Kumar writes that some (officers) “in central intelligence agency (referring to IB and RAW) were incredulous and thought we had cooked it all up”. “Rather than take follow up action on the input, every effort was made to prove it was a hoax – a clear example of inter-agency rivalry”, he adds. But some in the agency had faith in the Delhi Police and they began work on the case. The next email was more sophisticatedly coded. It contained only numbers like .7 .02 .5 .002 and so on.

Kumar writes various cryptographers, research organisations began work on codes but nobody could crack it. “Pramod went to the extent of contacting a friend of his based in the US, who worked for a cryptography company, to help us on an urgent basis. The company quoted a price for the job, which was prohibitive but worthwhile considering that many innocent lives were in danger and national prestige was at stake,” Kumar writes. The plan to hire a foreign company ultimately didn’t work out.

Interestingly, a friend of Pramod Kushwah – Vivek Thakur, who was jobless at that time, saved them. He cracked the codes within few hours as each letter of English alphabet had been number from .0 to .9 by terrorists. The formula cited by Thakur to decipher the code worked. About Thakur, Kumar only mentions that he was in Delhi to look for a job. “He was neither a cop nor a computer whiz-kid nor a cryptologist. He was an unemployed youth who had come looking for a job in Delhi. He had nowhere to go except to Pramod, who had been his senior in school”.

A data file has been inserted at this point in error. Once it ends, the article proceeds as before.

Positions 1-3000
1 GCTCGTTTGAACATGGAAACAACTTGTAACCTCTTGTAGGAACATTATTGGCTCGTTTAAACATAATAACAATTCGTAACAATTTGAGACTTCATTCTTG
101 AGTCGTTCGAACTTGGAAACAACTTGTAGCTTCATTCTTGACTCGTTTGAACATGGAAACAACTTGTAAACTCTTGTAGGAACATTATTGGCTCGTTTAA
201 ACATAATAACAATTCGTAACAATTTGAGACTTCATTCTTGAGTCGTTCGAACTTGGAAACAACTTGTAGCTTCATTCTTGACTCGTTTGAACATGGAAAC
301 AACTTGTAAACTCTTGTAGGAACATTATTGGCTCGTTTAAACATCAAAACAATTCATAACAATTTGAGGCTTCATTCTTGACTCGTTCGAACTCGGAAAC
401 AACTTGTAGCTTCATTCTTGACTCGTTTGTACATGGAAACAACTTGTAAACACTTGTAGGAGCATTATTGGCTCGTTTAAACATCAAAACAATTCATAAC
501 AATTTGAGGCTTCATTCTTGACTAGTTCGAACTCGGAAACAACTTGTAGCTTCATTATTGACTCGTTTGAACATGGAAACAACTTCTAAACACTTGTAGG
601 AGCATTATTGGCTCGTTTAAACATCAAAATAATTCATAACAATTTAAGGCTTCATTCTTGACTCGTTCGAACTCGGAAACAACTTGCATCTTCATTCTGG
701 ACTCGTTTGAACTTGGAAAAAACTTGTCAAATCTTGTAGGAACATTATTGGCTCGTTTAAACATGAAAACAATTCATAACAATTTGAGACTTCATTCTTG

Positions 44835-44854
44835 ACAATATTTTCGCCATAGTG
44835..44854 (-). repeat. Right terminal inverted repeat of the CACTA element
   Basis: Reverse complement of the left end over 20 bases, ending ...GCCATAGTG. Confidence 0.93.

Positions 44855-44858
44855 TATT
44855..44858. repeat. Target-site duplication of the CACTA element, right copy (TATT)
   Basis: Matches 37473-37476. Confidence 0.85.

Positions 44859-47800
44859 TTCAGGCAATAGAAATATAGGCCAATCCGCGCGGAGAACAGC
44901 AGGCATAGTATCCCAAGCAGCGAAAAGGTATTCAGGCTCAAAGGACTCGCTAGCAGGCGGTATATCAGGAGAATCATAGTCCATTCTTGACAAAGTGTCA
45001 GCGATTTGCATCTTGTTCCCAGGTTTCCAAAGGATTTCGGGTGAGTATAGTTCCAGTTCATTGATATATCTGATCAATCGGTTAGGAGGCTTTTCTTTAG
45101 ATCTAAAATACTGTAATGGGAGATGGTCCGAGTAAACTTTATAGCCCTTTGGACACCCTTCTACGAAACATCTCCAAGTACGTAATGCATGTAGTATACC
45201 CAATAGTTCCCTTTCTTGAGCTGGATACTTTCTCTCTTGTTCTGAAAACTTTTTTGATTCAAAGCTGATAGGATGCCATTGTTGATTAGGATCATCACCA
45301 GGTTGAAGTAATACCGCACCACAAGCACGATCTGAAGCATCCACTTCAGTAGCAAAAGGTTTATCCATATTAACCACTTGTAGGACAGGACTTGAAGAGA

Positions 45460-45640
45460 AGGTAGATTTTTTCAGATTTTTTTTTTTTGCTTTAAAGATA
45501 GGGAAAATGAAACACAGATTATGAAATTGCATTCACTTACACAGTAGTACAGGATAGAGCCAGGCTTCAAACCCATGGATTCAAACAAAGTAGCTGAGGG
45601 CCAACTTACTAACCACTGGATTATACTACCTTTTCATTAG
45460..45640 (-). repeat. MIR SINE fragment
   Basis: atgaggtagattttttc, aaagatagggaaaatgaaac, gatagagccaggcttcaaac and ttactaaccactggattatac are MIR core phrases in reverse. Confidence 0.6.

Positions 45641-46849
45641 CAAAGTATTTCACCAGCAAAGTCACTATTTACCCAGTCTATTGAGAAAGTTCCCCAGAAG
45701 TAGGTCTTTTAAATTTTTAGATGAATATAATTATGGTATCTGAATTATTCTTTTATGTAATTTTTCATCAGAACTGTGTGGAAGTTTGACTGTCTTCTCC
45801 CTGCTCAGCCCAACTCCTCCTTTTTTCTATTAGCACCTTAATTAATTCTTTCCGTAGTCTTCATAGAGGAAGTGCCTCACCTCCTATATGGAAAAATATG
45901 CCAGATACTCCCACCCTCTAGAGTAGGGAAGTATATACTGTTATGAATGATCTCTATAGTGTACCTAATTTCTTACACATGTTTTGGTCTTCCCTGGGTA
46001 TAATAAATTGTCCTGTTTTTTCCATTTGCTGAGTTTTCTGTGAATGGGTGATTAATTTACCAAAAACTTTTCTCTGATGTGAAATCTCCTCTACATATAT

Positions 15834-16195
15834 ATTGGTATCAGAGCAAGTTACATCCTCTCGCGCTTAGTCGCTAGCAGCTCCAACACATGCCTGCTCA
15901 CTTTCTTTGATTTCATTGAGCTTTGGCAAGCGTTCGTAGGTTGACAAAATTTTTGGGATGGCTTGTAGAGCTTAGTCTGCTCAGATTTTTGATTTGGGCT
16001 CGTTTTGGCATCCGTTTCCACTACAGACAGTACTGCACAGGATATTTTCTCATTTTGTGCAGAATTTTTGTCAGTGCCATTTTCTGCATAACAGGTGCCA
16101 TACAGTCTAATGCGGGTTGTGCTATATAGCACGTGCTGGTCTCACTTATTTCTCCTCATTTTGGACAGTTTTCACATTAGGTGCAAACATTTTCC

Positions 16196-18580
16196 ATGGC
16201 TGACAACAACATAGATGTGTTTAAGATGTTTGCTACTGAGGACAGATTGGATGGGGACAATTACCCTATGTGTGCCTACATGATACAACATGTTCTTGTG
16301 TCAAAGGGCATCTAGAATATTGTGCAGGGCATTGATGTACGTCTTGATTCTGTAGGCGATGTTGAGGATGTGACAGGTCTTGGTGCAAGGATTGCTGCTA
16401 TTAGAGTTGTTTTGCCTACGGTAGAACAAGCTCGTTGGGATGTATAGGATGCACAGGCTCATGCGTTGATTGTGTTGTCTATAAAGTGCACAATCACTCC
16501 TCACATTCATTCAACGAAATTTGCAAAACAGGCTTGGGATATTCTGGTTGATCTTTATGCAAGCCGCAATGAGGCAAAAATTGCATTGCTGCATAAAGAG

“We then realized that India Gate was going to be the target of an attack, as mentioned in code in the email date 15 February.”

The date for attack was fixed as 25 February and the target was India Gate.

“In the days before the new security system was imposed, milling crowds of men, women and children thronged the area around India Gate, along with ice-cream and snack vendors. At any given point, a minimum of four to five thousand people were present there. From a terrorist’s viewpoint, what better target could there be than this, and that too at an iconic war memorial? The impact would have been earth-shattering as the earlier attack on the Parliament House in 2001,” Kumar writes.

Kumar adds that he was summoned to a midnight meeting on February 22 at the residence of then home minister L K Advani where heads of various intelligence agencies, the home secretary were also present.

After Kumar gave his presentation on the terrorists’ plan, “It was clear to all that there was an urgent need to deploy sufficient armed forces at India Gate... A detachment of Indian army was to be deployed immediately,” he adds.

“When the next day broke, early morning joggers on Rajpath were surprised to see army men wielding light machine guns stationed all around India Gate in full battle gear. A few light tanks were also stationed at strategic points for effect,” Kumar discloses.

He finishes the chapter saying, “if a visitor to India Gate today is unable to approach the base of the war memorial for a closer look, she can curse us if she wants, now that I have let the cat out of the bag”.